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Coat Type Preferences
Different strokes for different folks
Buster has my favorite kind of coat

The dog had a lush coat and I couldn’t keep my hands off of it. Touching his fur felt so good and I couldn’t stop petting him and luxuriating in his glorious coat. It is my favorite sort of fur—thick, healthy and soft. He’s a mix that is not possible to identify with certainty, and his coat was all the better for it.

I’m not picky when it comes to petting dogs and loving it—corded, wiry, heavy, double, smooth, wavy, curly, or a combination. I love the feel of canine fur and like to spend a lot of time in contact with it. (My dry cleaner can confirm this.) Yet, certain coats appeal to me most.

I especially like the dogs whose coats are between the double coats of the northern breeds like Huskies or Akitas and the combination coats of Border Collies or Tibetan Spaniels. I like the thickness of the double coat combined with the silkier texture of the combination coat.

There is tremendous variation in coat preference among people. I have friends and colleagues who are drawn to wire-haired dogs or who love any dog with a curly coat or who always choose short-haired dogs. I suppose some of the preference is about what we were exposed to as children. Another piece of it may be about a special dog we met quite by chance, and whose coat type becomes our standard of perfection. Many of the preferences may be random personal choices that are no more explicable than why one person might choose blueberries over raspberries or prefer the color blue to the color green.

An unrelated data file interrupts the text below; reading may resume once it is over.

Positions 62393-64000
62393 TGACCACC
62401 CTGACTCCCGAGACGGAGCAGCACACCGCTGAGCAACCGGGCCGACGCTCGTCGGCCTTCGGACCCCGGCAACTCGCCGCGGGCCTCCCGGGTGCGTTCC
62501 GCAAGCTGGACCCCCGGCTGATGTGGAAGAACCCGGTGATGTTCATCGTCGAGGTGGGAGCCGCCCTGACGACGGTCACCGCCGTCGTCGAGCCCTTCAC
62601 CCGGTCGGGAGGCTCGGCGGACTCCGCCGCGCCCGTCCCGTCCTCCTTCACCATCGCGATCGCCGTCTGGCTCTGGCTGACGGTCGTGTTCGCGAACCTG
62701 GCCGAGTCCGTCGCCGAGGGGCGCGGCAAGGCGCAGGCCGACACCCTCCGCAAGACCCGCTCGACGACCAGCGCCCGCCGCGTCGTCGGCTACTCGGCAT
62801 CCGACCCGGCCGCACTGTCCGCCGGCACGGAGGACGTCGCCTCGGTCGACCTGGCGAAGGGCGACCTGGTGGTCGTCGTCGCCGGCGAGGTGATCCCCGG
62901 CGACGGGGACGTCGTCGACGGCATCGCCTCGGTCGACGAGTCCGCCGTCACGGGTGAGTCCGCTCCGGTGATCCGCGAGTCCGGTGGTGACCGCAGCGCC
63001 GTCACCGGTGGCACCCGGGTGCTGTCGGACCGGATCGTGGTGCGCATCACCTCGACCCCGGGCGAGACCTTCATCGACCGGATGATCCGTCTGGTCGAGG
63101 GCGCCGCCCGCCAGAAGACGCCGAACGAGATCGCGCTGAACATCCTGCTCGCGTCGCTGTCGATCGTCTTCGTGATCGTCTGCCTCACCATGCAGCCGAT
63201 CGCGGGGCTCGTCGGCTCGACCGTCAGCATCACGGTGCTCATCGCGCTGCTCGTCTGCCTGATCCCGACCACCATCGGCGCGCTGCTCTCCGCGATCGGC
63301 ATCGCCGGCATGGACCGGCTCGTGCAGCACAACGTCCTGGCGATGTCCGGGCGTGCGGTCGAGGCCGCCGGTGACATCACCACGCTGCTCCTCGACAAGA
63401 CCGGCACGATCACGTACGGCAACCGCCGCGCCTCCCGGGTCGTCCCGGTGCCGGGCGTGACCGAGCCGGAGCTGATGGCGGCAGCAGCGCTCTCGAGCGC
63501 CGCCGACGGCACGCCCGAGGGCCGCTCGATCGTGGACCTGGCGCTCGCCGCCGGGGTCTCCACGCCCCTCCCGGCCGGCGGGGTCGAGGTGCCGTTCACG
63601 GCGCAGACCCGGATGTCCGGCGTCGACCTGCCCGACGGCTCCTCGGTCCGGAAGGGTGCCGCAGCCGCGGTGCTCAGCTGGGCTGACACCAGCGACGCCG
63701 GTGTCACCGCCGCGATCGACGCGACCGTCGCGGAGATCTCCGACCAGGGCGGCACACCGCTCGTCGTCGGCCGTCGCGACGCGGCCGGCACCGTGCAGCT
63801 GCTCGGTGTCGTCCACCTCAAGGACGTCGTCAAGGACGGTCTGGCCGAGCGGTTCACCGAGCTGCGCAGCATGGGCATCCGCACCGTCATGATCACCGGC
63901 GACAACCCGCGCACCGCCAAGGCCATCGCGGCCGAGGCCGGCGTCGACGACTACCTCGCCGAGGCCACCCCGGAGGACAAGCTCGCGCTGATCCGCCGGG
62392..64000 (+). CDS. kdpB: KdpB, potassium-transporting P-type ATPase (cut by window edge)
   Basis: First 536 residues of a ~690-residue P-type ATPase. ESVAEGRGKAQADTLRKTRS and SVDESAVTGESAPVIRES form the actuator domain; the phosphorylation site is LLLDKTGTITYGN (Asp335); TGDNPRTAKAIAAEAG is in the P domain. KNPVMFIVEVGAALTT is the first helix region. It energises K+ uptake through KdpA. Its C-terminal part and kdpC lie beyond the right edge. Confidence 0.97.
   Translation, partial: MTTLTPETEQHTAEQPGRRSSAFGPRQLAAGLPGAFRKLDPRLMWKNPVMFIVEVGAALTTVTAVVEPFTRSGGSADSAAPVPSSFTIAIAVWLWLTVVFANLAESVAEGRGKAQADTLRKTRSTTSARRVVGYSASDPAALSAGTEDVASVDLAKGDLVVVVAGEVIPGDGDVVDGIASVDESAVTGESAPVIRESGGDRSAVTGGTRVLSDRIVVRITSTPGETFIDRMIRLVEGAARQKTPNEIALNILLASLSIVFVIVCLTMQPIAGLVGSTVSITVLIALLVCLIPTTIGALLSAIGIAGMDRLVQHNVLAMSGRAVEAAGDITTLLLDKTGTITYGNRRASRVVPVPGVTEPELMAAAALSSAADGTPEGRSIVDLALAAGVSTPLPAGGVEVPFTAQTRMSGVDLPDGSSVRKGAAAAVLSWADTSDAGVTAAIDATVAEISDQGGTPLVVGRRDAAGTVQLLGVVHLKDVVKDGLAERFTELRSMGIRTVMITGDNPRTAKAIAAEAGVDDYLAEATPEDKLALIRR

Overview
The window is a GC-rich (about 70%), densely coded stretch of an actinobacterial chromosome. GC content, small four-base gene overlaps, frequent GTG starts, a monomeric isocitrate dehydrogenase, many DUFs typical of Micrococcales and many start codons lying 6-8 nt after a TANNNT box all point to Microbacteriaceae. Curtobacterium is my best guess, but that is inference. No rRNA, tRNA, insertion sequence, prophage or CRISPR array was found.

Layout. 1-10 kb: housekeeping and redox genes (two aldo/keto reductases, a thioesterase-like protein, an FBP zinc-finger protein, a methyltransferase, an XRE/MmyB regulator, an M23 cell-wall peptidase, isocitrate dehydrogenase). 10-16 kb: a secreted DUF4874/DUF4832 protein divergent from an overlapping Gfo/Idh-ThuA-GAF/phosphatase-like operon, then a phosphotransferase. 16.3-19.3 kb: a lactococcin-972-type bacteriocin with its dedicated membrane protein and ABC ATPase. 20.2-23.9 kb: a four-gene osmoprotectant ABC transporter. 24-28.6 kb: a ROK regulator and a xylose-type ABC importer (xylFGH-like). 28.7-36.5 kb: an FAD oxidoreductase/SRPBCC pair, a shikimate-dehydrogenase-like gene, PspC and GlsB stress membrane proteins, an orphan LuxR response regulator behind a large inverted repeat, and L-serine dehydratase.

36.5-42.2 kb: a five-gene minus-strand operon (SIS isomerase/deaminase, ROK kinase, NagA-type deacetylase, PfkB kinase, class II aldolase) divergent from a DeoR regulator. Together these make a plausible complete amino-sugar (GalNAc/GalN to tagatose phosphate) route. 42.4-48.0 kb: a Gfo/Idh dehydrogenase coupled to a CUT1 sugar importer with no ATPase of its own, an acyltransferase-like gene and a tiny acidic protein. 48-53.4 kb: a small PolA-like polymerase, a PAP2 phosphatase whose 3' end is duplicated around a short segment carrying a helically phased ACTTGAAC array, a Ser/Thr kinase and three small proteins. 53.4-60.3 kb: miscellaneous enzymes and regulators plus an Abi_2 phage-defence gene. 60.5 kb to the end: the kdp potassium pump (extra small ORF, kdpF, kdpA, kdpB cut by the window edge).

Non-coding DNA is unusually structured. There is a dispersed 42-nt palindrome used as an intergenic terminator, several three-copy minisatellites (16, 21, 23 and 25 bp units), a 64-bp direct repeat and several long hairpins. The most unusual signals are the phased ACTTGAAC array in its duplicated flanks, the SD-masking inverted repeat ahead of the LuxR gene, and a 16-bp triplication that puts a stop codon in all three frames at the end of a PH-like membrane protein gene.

Do you have a favorite coat type, and if so, do you have any guesses about the origin of your preference?

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Karen B. London, PhD, is a Certified Applied Animal Behaviorist and Certified Professional Dog Trainer whose clinical work over the last 17 years has focused on the evaluation and treatment of serious behavioral problems in dogs, especially aggression. Karen has been writing the behavior column for The Bark since 2012 and wrote The Bark’s training column and various other articles for eight years before that. She is an adjunct professor in the Department of Biological Sciences at Northern Arizona University, and teaches a tropical field biology course in Costa Rica. Karen writes an animal column, The London Zoo, which appear in The Arizona Daily Sun and is the author of five books on canine training and behavior. She is working on her next book, which she expects to be published in 2017.

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